The Brotherhood in the Arba'een Walk

The Brotherhood in the Arba‘een Walk

Table of Contents

The Arba‘een walk is the largest Muslim gathering and pilgrimage in the world. Tens of millions of Muslims of different nationalities, races, ethnicities, and religious denominations join for a single cause: commemorating the 40th day after the martyrdom of Imam al-Hussain (a). In this article, we will look at the brotherhood among the participants of this walk.

Everyone Is the Same

It does not matter where you are from and whether you are white, black, brown, or yellow. Everyone is treated like a brother or sister, regardless of nationality or race. The Iraqis who host and receive the pilgrims respect them no matter where they are from. This is all because they are doing everything they can to make Imam al-Hussain (a) and Allah pleased. They believe that Allah will reward them greatly and their wishes will be granted in this world and the next.

The Pinnacle of Brotherhood

Undoubtedly, you would not find this level of brotherhood anywhere in the world other than in the Arba‘een walk. The people at the mawkibs do everything they can for the pilgrims. They give them food and drinks, provide lodging for them if it is nighttime, and offer them many other services. You could even say that they would not do such good things to their biological brothers and sisters. All along the journey, the walkers feel joyous and comfortable thanks to the services that people offer them.

The Arba‘een walk conveys a powerful message to the Muslim world and the whole world. They should see the extent of brotherhood among the Muslims and even non-Muslims who participate in the Arba‘een walk. Everyone is friendly toward one another, whether the participants or those who conduct the mawkibs. You would rarely see a fight between people in the Arba‘een walk.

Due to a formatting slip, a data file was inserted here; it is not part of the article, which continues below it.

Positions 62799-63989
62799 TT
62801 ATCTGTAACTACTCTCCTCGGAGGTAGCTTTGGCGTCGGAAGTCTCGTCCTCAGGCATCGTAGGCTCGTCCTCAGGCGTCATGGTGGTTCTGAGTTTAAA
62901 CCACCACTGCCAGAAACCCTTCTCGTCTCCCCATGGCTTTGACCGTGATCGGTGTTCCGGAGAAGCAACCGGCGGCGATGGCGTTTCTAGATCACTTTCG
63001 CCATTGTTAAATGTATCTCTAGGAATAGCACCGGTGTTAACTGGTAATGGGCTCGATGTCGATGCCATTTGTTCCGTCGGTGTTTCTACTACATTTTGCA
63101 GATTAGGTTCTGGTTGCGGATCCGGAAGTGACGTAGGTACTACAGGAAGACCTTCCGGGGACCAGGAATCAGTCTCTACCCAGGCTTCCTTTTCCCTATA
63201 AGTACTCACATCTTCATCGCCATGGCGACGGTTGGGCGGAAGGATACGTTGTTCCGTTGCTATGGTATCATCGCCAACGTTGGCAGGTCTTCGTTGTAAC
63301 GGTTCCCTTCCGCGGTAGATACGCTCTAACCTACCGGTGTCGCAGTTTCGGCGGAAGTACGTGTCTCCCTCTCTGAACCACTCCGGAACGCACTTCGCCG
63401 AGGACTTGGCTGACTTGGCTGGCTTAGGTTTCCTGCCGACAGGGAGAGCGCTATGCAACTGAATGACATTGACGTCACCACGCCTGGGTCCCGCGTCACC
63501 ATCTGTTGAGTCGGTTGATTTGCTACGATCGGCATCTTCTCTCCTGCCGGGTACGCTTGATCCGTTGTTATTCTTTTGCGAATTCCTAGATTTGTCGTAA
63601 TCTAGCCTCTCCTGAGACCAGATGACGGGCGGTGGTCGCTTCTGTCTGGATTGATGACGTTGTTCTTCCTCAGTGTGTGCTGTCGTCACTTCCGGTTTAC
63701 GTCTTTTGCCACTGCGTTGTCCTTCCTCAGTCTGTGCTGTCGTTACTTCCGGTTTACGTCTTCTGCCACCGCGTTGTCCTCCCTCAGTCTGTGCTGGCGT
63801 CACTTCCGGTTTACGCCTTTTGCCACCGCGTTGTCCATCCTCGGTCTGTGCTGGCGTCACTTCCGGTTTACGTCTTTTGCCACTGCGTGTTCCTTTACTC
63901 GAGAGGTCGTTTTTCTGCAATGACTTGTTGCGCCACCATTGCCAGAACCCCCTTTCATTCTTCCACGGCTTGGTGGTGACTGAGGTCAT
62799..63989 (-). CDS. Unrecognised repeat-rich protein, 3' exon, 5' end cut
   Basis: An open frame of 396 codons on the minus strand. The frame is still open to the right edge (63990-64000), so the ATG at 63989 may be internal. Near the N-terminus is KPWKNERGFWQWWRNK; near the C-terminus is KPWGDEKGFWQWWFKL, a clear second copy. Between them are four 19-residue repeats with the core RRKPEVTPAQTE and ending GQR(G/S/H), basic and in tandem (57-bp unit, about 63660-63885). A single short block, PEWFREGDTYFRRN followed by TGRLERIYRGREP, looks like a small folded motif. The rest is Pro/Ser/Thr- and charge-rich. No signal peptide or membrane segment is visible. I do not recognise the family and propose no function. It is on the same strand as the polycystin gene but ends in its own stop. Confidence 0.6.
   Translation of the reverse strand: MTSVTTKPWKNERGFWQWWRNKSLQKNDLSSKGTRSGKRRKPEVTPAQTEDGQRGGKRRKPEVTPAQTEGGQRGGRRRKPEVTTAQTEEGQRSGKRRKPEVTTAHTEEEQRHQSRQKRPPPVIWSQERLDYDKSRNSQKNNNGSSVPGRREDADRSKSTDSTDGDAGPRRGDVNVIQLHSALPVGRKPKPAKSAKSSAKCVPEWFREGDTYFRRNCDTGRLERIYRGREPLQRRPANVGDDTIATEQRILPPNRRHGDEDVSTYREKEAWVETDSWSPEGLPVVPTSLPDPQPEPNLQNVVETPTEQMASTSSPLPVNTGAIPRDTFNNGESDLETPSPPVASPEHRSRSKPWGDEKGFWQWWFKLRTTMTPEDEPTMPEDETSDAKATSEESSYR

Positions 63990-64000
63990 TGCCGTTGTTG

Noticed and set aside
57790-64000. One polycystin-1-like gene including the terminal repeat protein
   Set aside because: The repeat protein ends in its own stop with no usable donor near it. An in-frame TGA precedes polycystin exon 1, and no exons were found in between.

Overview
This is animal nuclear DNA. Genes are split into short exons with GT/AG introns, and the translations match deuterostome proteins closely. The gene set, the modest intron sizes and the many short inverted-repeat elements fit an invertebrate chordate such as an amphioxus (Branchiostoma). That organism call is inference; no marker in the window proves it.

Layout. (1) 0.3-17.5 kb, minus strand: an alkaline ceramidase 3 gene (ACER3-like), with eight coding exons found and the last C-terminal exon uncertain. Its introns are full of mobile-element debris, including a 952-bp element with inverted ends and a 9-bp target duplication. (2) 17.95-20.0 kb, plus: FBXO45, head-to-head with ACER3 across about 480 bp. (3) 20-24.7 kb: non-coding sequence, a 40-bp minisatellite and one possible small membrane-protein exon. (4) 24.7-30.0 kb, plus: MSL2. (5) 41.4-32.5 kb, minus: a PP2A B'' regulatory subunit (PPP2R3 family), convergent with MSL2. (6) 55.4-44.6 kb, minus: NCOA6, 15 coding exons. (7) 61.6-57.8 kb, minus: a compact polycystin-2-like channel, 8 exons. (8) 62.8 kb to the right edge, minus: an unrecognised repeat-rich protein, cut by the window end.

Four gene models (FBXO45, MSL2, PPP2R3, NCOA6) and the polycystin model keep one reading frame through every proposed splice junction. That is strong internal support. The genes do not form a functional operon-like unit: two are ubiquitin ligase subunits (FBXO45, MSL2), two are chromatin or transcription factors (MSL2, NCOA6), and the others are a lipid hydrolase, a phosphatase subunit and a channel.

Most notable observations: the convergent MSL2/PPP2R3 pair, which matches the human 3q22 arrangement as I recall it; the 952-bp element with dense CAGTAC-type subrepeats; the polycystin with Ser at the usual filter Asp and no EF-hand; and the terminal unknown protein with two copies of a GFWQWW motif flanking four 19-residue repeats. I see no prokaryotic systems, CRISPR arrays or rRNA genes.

The Love for Imam al-Hussain (a)

One may wonder how this brotherhood came into being. Did it happen randomly or accidentally, or does it have a specific cause? The answer is clear. This brotherhood came into being due to people’s love for Imam al-Hussain (a). The visitors of Imam al-Hussain’s (a) shrine are to be respected and honored. All the people who receive the pilgrims of Arba‘een believe in this sincerely. That is why they do not disrespect them or upset them in the least. As a result, the love for Imam al-Hussain (a) is so deep that it can unite everyone regardless of age, gender, religion, and race.   

An Islamic Principle

Allah emphasizes the issue of brotherhood among Muslims to the utmost degree. Allah says in the Quran:

إِنَّمَا ٱلْمُؤْمِنُونَ إِخْوَةٌ فَأَصْلِحُوا۟ بَيْنَ أَخَوَيْكُمْ ۚ وَٱتَّقُوا۟ ٱللَّهَ لَعَلَّكُمْ تُرْحَمُونَ

The faithful are indeed brothers. Therefore, make peace between your brothers and be wary of Allah so that you may receive [His] mercy. (Quran 49:10, Translation by Qara’i)

We must always treat our fellow Muslims as brothers and sisters. The Arba‘een walk simply manifests this brotherhood to the highest degree. Therefore, it should not be the case that we treat each other like brothers and sisters only during Arba‘een. We should maintain this brotherhood all the time and throughout our lives.

What the Prophet (s) Has Said About Brotherhood

Prophet Muhammad (s) always emphasized the importance of Muslims being brothers. He himself swore an oath of brotherhood (‘aqd al-ukhuwwah) with Imam Ali and thus they became blood brothers. This does not mean that he considered Imam Ali as his only brother. He had said that all Muslims are brothers:

المُسْلِمُ أخو المْسلِمِ لا يَظْلِمُهُ ولا يخْذِلُهُ ولا يُسَلِّمُهُ.

“A Muslim is the brother of other Muslims. He never oppresses them, abandons them, and never leaves them alone in the face of calamities.”[1]

What Did Imam Ali (a) Say About Brotherhood?

Imam Ali (a), the blood brother of the Prophet, has mentioned 30 rights one must observe concerning his brother in faith. He has said:

“A Muslim has 30 rights upon his Muslim brother. The way to be relieved of these rights is either by fulfilling them or seeking forgiveness from our brothers regarding the non-fulfillment of these rights. These rights are as follows:

1. Forgive his faults

2. Have mercy on his tears

3. Cover his sins

4. Accept his excuses

5. Defend him when others backbite him

6. Ignore his mistakes

7. Admonish him

8. Safeguard his friendship